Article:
There’s nothing like running a small business. You have limited resources, keeping costs down is crucial, and attracting and retaining the best talent is everything. Small business management is both a science and art. However, just because you’re the small business manager doesn’t mean you need to recreate the wheel. Many small businesses owners have seen success simply by following some best practices. To help you out, we’ve compiled a list of the top small business management tips.
1. Create Unity and Focus
A unified vision and messaging along with a cohesive workforce is vital. Many entrepreneurs are visionaries, but they’re also easily distracted: it’s called shiny object syndrome and it’s the single most common reason most startups fail. Remaining focused on a single vision for your company is the only way to survive.
This means adhering to a set of goals that your workforce can get on board with. Although your goals, objectives, strategies, and tactics will shift in response to market forces (such as competition, developments in technology, and changes in the supply chain), you should only make dramatic changes to direction with the utmost care and sound strategic reasoning.
In addition, consistent branding matters. It creates a sense of safety for consumers and instills loyalty and trust. As a small business, you will grow — and your overall branding and messaging needs to grow with you. One of the most important small business management tips is to let your brand evolve without recreating your image more than once a year. Everyone from your customers to your workforce needs to be able to rely on a unified look and message to rally behind.
2. Be Flexible
One of the business management tips many business owners struggle with is to implement strategic flexibility. It takes a great deal of practice, patience, and business acuity to know when you should stay on the same course and when it’s better to shift direction. You also need to be willing to ask hard questions.
Changing direction, redesigning your website, updating your logo, or shifting your company’s focus away from a product line or pricing strategy — these can all seem like great ideas in the moment, but they could end up dooming your business.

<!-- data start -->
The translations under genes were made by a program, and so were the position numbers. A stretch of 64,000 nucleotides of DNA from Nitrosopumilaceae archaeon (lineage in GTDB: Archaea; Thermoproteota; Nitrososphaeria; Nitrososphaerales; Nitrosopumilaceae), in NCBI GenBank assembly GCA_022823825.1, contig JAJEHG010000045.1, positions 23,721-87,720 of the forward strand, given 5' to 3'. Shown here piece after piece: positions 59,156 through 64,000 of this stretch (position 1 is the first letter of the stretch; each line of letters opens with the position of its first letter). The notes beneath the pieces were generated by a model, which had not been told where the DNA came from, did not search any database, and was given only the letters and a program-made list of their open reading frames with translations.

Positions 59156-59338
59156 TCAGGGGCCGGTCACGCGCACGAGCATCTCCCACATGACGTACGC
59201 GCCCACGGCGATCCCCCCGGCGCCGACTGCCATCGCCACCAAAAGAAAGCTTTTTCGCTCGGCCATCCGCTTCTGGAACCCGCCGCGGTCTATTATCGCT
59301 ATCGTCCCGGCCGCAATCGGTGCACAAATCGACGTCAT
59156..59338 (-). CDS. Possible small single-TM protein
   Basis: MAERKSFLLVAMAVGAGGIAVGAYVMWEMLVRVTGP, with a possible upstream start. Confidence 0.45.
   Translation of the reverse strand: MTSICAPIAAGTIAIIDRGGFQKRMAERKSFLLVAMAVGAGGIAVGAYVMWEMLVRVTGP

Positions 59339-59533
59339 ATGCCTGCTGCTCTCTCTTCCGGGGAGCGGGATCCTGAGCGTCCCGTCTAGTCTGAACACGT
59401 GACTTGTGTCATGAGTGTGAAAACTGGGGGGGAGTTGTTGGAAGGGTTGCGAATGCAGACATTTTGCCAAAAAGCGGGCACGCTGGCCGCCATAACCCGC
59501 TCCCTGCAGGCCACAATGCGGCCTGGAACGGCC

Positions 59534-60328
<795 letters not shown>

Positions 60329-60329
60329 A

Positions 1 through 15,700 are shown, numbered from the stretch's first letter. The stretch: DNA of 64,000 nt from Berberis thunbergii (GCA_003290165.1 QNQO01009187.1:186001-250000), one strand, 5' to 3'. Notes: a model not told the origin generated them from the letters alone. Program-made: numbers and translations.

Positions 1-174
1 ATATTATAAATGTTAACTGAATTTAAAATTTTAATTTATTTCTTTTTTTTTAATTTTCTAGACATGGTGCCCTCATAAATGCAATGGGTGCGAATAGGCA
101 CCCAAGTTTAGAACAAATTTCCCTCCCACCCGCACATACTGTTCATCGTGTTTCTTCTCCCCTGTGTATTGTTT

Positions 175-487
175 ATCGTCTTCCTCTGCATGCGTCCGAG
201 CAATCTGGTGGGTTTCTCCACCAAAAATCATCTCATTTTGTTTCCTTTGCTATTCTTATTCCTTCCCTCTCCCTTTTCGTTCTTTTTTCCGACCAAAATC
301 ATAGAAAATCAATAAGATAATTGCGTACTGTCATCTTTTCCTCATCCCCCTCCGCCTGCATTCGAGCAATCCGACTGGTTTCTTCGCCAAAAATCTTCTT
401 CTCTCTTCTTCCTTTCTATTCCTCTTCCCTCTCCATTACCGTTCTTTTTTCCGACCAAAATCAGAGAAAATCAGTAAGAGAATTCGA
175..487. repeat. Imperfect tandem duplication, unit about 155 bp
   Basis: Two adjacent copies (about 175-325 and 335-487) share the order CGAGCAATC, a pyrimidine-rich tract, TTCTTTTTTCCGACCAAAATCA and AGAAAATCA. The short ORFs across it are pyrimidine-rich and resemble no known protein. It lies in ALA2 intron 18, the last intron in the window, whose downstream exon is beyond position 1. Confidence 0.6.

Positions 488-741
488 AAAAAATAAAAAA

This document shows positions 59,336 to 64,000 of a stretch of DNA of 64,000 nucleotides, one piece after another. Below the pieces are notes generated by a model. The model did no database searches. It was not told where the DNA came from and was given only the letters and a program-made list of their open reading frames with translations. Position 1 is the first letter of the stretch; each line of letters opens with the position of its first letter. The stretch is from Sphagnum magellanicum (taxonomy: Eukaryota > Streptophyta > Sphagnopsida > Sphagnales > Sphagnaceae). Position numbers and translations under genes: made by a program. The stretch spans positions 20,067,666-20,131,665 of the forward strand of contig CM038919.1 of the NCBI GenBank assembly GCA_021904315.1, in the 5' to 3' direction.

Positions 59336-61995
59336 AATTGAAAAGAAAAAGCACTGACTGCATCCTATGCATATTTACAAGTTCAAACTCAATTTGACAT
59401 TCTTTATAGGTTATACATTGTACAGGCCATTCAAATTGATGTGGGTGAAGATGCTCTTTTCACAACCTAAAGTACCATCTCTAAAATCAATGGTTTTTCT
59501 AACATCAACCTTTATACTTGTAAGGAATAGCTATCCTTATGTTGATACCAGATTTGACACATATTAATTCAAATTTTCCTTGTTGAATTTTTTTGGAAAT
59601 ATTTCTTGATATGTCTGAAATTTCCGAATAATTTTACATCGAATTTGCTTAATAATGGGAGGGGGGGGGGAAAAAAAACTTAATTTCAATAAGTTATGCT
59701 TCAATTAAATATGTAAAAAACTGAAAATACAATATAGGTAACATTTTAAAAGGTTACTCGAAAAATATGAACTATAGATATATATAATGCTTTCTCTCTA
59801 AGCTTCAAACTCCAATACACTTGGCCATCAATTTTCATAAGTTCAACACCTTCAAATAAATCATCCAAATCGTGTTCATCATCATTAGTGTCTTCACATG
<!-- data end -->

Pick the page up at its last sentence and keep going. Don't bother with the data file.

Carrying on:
Experienced business professionals assess each change against three core questions:
- Am I doing this because it’s trendy? If you don’t have a good reason for the change, you’re probably following a trend.
- Do the benefits of the change drastically outweigh the pros of staying on course? Is this change something you want to implement because it seems like a good idea or because it’s measurably better than all other options?
- Who am I doing this for? Are you bringing this change to the table because your current target market will significantly benefit?
3. Develop an Insatiable Hunger for Learning
Everyone has room to improve. A common saying in the academic world is, “If you’re not learning and growing, you’re dying.” Even experts and gurus have more to learn. Tim Ferris, the author of the 4-hour workweek, often talks about how arrogant he was when he wrote his bestseller and how the advice he gives now has improved.
Learning looks different to everyone. Some people enjoy online courses from experts they admire. Others prefer to take the academic route, studying for an MBA or professional certificate. Some people respond well to coaches, whereas others enjoy conferences and association memberships — not least for the networking opportunities. Some people read books, journals, and trade magazines voraciously to keep up with the latest news.
We recommend using a combination of all these types of learning models because repetition is one of the best ways to ensure you absorb the information. Whatever you choose, make it part of your daily routine.
4. Make a Plan
Managers often treat business planning like a high school term paper — something you put off for as long as possible, until right before the deadline. The problem is that in business, there’s no hard deadline for a business plan. Plus, if your small business fails, there are no second chances. In fact, the majority of small businesses that fail never had a business plan. Remember the old adage “Failing to plan is planning to fail”? It’s time to do some planning.
There’s no need for your business plan to be long, nor does it need to be complex. Furthermore, your business plan doesn’t need to detail every single move you’ll make from this day forward. Business plans are guides: they’re living documents that evolve with companies. As well as setting out your goals, they detail how you will reach those goals.
5. Find a Mentor
Before you skip this point and move onto the other small business management tips, know that finding a mentor doesn’t have to be expensive. In fact, if you find the right mentor, it won’t involve hardly any financial investment. There are plenty of experienced business managers who are willing offer their best advice for no more the price of a cup of coffee once a week (or once a month). Some places to search for mentors include:
- SCORE is a free mentorship program offered through the small business administration. You can find experienced professionals no matter where you are.
- Your local Rotary and Chamber of Commerce will have mentorship opportunities if you ask.
- Many associations offer mentorship to specific groups. For example, there’s the Association of Women’s Business Centers, the Minority Business Development Agency, and Office of Veterans Business Development.
- Most coworking spaces either have onsite business networking events or are connected with mentorship programs.
Since there are so many places to find mentors, make sure you take the time to find someone who is the right fit for you.
6. Know When to Take a Step Back